Thursday, May 12, 2016

The Ellensburg WA sky for the week of 5/14/16

Saturday: The New Horizons probe is still sending data from its Pluto pass-by back to Earth. There’s so much information, you need an expert to help you sort it all out. Fortunately, Pluto expert Marc Buie will be talking about New Horizons, Pluto, and beyond at Central Washington University, 4:00 pm today in Lind Hall 215. Lind Hall is on the corner of Chestnut Street and East University Way, D-13 on the CWU campus map found at For more information about the lecture, go to

Sunday: The questions who, what, where, and when can only be asked with a “W”. At 11 p.m., the W-shaped constellation Cassiopeia is about two fists held upright and at arm’s length above due north. The middle star in the W was used as a navigation reference point during the early space missions. The American astronaut Gus Grissom nicknamed the star Navi, his middle name Ivan spelled backwards. After he died in the Apollo 1 fire, the star name was kept as a memorial.

Monday: In an old Saturday Night Live spoof advertisement for a turkey you can pump (, Chris Rock sang, “The first turkey dinner was 1620. The pilgrims had it in the land of plenty.” But he could have just as easily say, “The light left Rasalgethi in 1620. The light now reaches us in the land of plenty.” Rasalgethi is a double star in the constellation Hercules that is almost 400 light years away. Its name is based on the Arabic words meaning, “Head of the kneeler” because some views of Hercules depict him as a warrior kneeling down, perhaps resting after his twelve labors. You’ll find Rasalgethi three and a half fists above due east-southeast horizon at 11 p.m.

Tuesday: Jupiter is four and a half fists above the southwest horizon at 10 p.m.

Wednesday: Give me an “M”. Give me a “3”. What does that spell? “M3.” “Big deal,” you say. It was a big deal to French comet hunter Charles Messier (pronounced Messy A). M3 was the 3rd comet look-alike that Messier catalogued in the late 1700s. M3 is a globular cluster, a cluster of over 100,000 stars that is 32,000 light years away. It is too dim to be seen with the naked eye but is fairly easy find with binoculars. First find Arcturus six fists above the southeast horizon at 11 p.m. Move your binoculars up a little so two stars of nearly identical brightness are in your field of view. When the top star is in the lower left part of your field of view, there should be a fuzzy patch near the center of your field of view. This is M3.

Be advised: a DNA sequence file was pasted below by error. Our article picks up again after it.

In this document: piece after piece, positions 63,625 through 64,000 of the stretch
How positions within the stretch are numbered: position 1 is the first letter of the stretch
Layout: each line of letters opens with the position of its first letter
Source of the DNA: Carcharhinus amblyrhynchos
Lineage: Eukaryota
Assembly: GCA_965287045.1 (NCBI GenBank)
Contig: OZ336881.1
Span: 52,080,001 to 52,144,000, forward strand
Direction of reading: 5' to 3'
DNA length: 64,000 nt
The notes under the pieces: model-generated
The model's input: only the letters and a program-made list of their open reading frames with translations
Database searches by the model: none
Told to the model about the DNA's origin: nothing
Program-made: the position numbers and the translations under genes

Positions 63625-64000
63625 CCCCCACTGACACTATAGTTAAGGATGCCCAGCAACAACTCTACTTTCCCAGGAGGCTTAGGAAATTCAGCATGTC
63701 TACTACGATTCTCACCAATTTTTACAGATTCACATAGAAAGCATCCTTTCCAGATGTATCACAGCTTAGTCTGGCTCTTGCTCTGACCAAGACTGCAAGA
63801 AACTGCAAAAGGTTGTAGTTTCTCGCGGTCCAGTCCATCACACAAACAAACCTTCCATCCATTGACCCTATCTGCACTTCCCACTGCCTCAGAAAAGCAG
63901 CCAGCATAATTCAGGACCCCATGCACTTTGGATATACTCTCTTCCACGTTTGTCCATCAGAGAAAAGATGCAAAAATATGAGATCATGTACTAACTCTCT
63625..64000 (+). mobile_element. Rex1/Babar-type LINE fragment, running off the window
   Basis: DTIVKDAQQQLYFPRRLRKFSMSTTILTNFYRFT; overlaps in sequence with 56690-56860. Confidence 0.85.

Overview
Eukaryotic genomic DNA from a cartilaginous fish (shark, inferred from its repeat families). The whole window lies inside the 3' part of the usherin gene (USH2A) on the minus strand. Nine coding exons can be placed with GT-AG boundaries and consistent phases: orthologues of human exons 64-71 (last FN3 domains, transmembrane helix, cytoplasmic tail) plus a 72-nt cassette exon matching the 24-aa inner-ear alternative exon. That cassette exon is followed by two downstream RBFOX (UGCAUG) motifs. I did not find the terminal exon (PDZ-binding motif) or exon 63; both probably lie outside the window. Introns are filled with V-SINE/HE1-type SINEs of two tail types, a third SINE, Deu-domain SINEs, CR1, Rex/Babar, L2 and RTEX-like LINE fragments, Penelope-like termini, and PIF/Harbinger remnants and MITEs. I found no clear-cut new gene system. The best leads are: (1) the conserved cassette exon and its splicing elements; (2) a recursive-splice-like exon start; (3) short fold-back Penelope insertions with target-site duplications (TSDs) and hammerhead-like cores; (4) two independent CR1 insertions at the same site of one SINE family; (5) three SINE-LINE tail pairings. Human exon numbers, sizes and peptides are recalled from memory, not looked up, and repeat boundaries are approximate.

Thursday: At 11 p.m., Mars, Saturn, and the bright star Antares make a small right triangle. Mars, the brightest of the three, is one and a half fist above the southeast horizon. Antares is a little less than a fist below Mars and Saturn is about a fist to the lower left of Mars.

Friday: Earlier this month, astronomers announced that the Kepler Mission verified 1,284 new exoplanets; planets orbiting a star other than our Sun. Read the press release about this discovery at Only nine of the newly discovered planets are in the habitable zone of their host star. This means they orbit their host star at a distance such that there is a good chance for liquid water to exist on their surface. But being in the habitable zone doesn’t mean a planet is habitable. The temperature of the planet depends greatly on its atmosphere. A thick atmosphere would mean a very hot planet like Venus in our own Solar System. Just last year, astronomers discovered the first near-Earth-size planet orbiting a Sun-like star. For more information about this planet, called Kepler-452b, go to

The positional information in this column about stars and planets is typically accurate for the entire week. For up to date information about the night sky, go to

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